Legal aid sector put on sustainable footing for years to come
Criminal legal aid lawyers are set for the biggest pay boost in a decade under wide-ranging reforms proposed by the government today
- Wide-ranging reforms will make the legal aid system fit for 21st century
- Up to an extra £135 million spent on legal aid every year, following independent review of fees
- Millions more will have access to legal aid as part of proposed reforms to the means test
Up to an extra £135 million will be spent on the sector every year to match the recommendation made by an independent review of the system, overseen by Sir Christopher Bellamy QC. When added to the extra £200 million each year to speed up the courts system, it will bring total taxpayer funding for criminal defence to £1.2 billion a year.
The funding boost sits alongside the most ambitious reform of criminal legal aid in decades that would ensure professionals are better paid for the work they actually carry out and help free up capacity in courts.
For example, one change would boost pay for lawyers representing suspects in police stations by 15% to tackle the perverse incentive that currently encourages lawyers to wait and represent defendants in Crown Courts because it pays better. The proposals will improve the advice available in police stations and stop cases going to court unnecessarily, delivering speedier justice to victims.
The proposals will also give more people the opportunity to forge a career in criminal law, whatever their background, by funding the training and accreditation of solicitors and solicitor advocates and removing barriers for members of the Chartered Institute of Legal Executives (CILEX).
The government plans also make the legal aid system fairer by making sure it gets to those who need it most. Proposed changes will open up access to civil legal aid for around two million more people, and will remove the means test altogether for some applicants. Domestic abuse victims who are disputing house ownership will particularly benefit from our proposal that disputed assets will not count towards their wealth.
The financial cap on eligibility for Crown Court defendants will also be removed, ending the so-called ‘Innocence Tax’ which has forced some innocent people to pay their own legal costs despite being acquitted.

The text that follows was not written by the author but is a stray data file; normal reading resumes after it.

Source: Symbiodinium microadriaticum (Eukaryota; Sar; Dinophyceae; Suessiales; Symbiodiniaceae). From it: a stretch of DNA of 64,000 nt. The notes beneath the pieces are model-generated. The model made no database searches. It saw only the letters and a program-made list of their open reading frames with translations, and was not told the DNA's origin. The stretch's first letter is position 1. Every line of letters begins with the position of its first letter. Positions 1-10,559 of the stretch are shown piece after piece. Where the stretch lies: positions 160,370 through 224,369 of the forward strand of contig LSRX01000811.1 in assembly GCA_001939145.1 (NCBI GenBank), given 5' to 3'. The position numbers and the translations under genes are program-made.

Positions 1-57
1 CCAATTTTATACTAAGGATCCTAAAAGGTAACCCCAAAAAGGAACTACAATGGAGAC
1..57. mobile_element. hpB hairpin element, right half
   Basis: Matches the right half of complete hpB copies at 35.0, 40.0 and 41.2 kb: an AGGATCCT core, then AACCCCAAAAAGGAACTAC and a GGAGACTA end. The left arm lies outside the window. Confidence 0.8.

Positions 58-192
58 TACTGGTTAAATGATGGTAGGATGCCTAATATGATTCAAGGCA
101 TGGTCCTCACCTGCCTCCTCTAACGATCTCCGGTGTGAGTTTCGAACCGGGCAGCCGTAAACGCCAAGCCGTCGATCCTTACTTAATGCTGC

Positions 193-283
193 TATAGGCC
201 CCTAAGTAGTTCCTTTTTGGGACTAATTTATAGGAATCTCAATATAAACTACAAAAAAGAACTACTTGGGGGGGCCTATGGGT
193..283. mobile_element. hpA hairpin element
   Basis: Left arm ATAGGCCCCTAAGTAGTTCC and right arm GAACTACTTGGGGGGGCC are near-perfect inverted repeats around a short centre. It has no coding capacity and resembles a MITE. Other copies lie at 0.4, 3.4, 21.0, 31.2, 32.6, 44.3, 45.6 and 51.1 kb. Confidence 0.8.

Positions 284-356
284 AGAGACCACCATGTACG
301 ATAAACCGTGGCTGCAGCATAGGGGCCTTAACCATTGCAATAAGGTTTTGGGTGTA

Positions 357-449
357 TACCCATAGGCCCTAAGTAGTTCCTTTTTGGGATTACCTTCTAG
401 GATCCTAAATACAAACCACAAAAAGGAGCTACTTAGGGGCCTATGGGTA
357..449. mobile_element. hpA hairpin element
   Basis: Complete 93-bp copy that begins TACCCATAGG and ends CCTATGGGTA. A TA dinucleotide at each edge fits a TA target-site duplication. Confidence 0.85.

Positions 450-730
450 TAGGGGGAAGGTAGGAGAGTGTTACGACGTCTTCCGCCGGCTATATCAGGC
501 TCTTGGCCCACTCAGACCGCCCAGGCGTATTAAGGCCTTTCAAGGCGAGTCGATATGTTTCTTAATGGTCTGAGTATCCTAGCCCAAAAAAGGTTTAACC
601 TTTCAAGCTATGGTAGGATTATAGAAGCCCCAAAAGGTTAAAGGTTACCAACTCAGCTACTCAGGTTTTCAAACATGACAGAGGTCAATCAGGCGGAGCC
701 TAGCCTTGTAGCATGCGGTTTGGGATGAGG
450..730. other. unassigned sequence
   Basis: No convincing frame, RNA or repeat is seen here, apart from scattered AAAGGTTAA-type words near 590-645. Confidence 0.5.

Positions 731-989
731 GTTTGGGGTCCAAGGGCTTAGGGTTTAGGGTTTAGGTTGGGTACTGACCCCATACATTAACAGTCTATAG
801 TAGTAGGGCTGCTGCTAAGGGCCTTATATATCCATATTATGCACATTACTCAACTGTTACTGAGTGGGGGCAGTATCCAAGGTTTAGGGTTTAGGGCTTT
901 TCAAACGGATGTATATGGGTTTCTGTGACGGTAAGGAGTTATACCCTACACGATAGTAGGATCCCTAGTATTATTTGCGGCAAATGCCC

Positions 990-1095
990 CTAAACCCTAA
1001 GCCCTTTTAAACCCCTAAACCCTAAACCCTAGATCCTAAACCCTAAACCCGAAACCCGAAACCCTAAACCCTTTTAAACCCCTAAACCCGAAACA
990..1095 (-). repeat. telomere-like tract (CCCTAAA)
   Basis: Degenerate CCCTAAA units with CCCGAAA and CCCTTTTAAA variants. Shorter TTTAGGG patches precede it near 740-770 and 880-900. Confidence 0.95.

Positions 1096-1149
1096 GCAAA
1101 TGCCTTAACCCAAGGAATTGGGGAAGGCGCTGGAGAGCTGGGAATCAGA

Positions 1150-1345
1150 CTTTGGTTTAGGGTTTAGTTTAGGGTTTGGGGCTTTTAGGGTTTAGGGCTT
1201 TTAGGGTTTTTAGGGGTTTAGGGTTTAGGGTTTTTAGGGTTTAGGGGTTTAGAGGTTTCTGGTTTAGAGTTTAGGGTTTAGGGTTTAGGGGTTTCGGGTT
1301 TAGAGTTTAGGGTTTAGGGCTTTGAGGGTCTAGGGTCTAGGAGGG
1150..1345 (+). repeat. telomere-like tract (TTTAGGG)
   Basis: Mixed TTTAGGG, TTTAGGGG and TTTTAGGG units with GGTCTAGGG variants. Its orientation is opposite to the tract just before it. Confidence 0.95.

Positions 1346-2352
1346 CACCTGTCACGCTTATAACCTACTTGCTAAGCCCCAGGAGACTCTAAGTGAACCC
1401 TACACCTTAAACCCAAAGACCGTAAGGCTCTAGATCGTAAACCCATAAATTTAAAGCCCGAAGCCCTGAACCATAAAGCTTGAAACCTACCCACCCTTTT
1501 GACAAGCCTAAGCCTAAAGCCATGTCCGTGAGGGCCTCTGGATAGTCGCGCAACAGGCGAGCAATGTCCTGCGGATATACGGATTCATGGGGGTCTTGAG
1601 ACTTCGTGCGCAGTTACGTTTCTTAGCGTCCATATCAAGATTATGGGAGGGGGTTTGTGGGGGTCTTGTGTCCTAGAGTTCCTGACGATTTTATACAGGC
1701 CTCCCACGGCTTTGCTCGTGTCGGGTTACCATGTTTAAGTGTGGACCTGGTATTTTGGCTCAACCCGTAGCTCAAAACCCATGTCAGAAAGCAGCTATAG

Deputy Prime Minister, Lord Chancellor and Justice Secretary Dominic Raab said:
"We owe our whole legal profession – solicitors, barristers, court staff and judiciary – a debt of gratitude for keeping the wheels of justice turning over the last two years.
"That’s why we are accepting Sir Christopher Bellamy’s recommendation for an uplift in fees and a total of £135 million extra investment to ensure legal representation is there for those who most need it as we build back a stronger and fairer society after the pandemic."
The proposed changes to criminal legal aid are in step with the recommendations made by the independent review and are designed to make the legal aid system sustainable for the future. Other changes to modernise the legal aid system include:
- A restructuring of the fee schemes so they properly reflect the work that legal professionals do today
- Creating an Advisory Board, which will represent all parts of the profession, helping shape criminal legal aid policy moving forward.
The changes to the legal aid means test will be achieved by raising the income and capital thresholds for legal aid. This means that over 2 million more people in England and Wales will have access to civil legal aid and 3.5 million more will have access to criminal legal aid at the magistrates’ court.
For the first time ever, legal representation will be made free for all under-18s and parents challenging doctors over withdrawal of their child’s life support, as will legal help for families at inquests where there has been a potential breach of human rights.
Ministry of Justice